[H]umans possess the ability to learn language and to use language in learning. We use language not only to share our insights and experiences, bet also to reflect on our experiences and learn from them. If teachers have a deep appreciation of the universal ability of children to learn and use functional written language, and a basic understanding of how written language works, then a very different kind of classroom emerges, one in which the teacher supports learners as they move into reading and writing by building on their language strengths. …
This vignette was written by Debra Goodman, a former middle-grades teacher at the Dewey Center for Urban Education, a magnet school in inner-city Detroit, MI. Key activities are represented in italic.
In the math center, several students are staring at post-it labels clustered under the headings “Basketball” and “Freeze Tag.” Jay is reading to the group from the book Sideways Arithmetic at Wayside School.
“Oh,” says Marcella, “I thought you said ‘cheese tag.’… I LOVE freeze tag.” Demetrius says, “OK. Well, if Marcella plays freeze tag, then Janice will too. She does anything Marcella does.
“And there goes Freda,” says Renata. “She said she’d only play basketball if there were ten people.”
Steven, a new student, is instructed to move the names from “Basketball” to “Freeze Tag.” Jay then goes back to the book to read more as the group collaborates to solve the puzzle the book has posed.
Elsewhere, the Art Committee is meeting. Meagan and Ben are making a sign titled “Rules for the Art Committee.” The rules are:
- There are no rules.
- Pay attention to rule #1.
John looks up from his poster — a pencil puncturing a basketball, meant to demonstrate that the Art Committee is more important than the Sports Committee. “I think we should have real rules,” he says. Tamika looks up from filling out the weekly committee report and the discussion begins.
In the Sports Center, Bethany is organizing books and materials. As she puts the books away, she looks at the cover and then flips through each book, sometimes stopping to read or examine an illustration. At times she comments to Heather who is reading a book called Teammates and thinking about Jackie Robinson. “You won’t believe this,” says Heather. “He couldn’t even stay in the same hotel with the other players.” Bethany stops to read the book with Heather.
I am also in the Sports Center, working with Derek who’s been having some trouble with his research. Together we’ve been reading about the origins of soccer. I put the book aside and ask Derek what important or interesting facts he’d like to remember. “Put down how warriors would kick heads around the field after the battle,” Derek says. I act as scribe as we list the salient facts.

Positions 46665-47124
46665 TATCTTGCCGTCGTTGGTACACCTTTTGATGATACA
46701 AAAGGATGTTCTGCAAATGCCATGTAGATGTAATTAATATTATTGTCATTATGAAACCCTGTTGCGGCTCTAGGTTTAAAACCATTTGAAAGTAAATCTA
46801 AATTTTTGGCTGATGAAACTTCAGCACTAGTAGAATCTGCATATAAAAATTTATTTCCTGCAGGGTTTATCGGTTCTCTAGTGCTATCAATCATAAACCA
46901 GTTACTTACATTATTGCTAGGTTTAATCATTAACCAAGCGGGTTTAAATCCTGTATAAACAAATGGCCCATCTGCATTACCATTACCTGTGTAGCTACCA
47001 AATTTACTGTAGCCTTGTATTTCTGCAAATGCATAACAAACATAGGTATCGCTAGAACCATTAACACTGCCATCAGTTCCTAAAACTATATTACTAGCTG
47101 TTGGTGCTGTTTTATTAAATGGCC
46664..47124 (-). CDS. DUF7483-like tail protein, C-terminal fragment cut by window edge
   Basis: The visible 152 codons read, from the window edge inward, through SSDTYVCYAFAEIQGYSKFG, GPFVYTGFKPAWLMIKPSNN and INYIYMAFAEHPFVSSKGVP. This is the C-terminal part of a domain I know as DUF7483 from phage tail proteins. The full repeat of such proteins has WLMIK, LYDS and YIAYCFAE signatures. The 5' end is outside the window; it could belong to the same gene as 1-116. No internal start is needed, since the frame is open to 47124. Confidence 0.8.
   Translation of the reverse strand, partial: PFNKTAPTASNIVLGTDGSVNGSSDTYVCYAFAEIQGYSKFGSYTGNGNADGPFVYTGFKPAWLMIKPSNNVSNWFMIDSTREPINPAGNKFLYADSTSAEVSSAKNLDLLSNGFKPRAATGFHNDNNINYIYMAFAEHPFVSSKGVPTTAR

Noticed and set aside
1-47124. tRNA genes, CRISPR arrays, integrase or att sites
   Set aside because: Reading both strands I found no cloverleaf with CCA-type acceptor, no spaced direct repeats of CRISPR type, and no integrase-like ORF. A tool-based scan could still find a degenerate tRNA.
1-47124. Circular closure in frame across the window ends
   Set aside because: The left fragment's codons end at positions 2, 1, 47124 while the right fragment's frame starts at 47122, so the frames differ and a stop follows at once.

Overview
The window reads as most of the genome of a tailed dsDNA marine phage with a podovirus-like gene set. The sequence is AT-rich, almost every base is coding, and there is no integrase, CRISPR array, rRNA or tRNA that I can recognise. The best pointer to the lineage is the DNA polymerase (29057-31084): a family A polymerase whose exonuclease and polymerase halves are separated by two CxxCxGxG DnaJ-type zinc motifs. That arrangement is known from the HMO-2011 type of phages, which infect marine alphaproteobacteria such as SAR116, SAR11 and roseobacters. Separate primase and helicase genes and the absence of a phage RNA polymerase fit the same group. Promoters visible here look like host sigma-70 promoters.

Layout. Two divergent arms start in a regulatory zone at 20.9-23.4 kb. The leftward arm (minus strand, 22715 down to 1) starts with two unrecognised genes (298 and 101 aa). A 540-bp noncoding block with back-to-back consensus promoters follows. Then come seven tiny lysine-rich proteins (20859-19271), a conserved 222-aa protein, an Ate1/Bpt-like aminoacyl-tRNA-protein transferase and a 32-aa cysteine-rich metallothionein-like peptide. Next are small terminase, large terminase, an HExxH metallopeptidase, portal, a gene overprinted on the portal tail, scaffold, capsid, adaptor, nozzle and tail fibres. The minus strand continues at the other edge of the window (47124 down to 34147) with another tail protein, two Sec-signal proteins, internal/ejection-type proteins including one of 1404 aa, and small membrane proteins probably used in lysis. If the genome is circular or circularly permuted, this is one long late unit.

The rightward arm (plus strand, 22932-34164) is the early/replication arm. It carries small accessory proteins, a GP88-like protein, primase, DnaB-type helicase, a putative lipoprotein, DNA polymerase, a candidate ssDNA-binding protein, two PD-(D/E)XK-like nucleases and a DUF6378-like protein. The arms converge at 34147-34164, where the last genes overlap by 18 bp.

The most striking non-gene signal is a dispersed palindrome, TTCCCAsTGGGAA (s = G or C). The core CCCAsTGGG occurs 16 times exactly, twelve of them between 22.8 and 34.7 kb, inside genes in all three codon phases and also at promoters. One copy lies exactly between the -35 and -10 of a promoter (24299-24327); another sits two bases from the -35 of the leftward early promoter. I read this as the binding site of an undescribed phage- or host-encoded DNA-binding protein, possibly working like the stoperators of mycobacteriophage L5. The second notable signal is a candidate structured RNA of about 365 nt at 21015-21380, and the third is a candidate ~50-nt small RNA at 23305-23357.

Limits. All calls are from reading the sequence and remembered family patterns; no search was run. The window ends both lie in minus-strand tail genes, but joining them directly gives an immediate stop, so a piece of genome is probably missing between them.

Meanwhile, three boys are sitting in the reading corner surrounded by Matt Christopher’s books. They are talking about the books they’ve read and deciding which books they want to read next. They consult the bulletin board where a chart entitled “Matt Christopher Fan Club” has a place for the club members to check off the books they’ve read. They get a little noisy, and Monique looks up from her Babysitter’s Club book. “Be quiet,” she says. “I’m trying to read.” Anthony never looks up from the thick fantasy book he’s engrossed in.
In the Science Center, six students are reading instructions for a fitness experiment. Julia, a member of the Science Committee, answers their questions if they become confused. After reading the instructions, they sit quietly for 30 seconds and then Julia helps them find their pulse rate and record it on a worksheet. The group moves out into the hallway to examine walking and running pulse rates.
John and Donavan have been circulating around the room with their survey Question: “What is your favorite sport?” They return to the open work area to discuss their data. After talking over the responses, they begin to organize the information on a survey tally sheet. Carol sits near them writing a letter to the editor of Sports Illustrated protesting their lack of serious attention to women as athletes rather than sex objects, as in the swimsuit edition. A stack of magazines are piled next to her and she refers to them from time to time. Other students are looking through the same magazines for articles related to their research questions.
At the writing conference table, Lisa and Eli listen as Reuben reads a poem about swimming. Eli says it reminds him of some of Arnold Adoff’s poems and he runs over to the Sports Center to find the book.
At the listening post near the Sports Center, Sam and Daniel are listening to a taped interview of a local athlete who visited the classroom. They look over the notes in their thinking journals. They read the notes that have been written on post-its and posted around the listening post carrel, and they write out some comments of their own.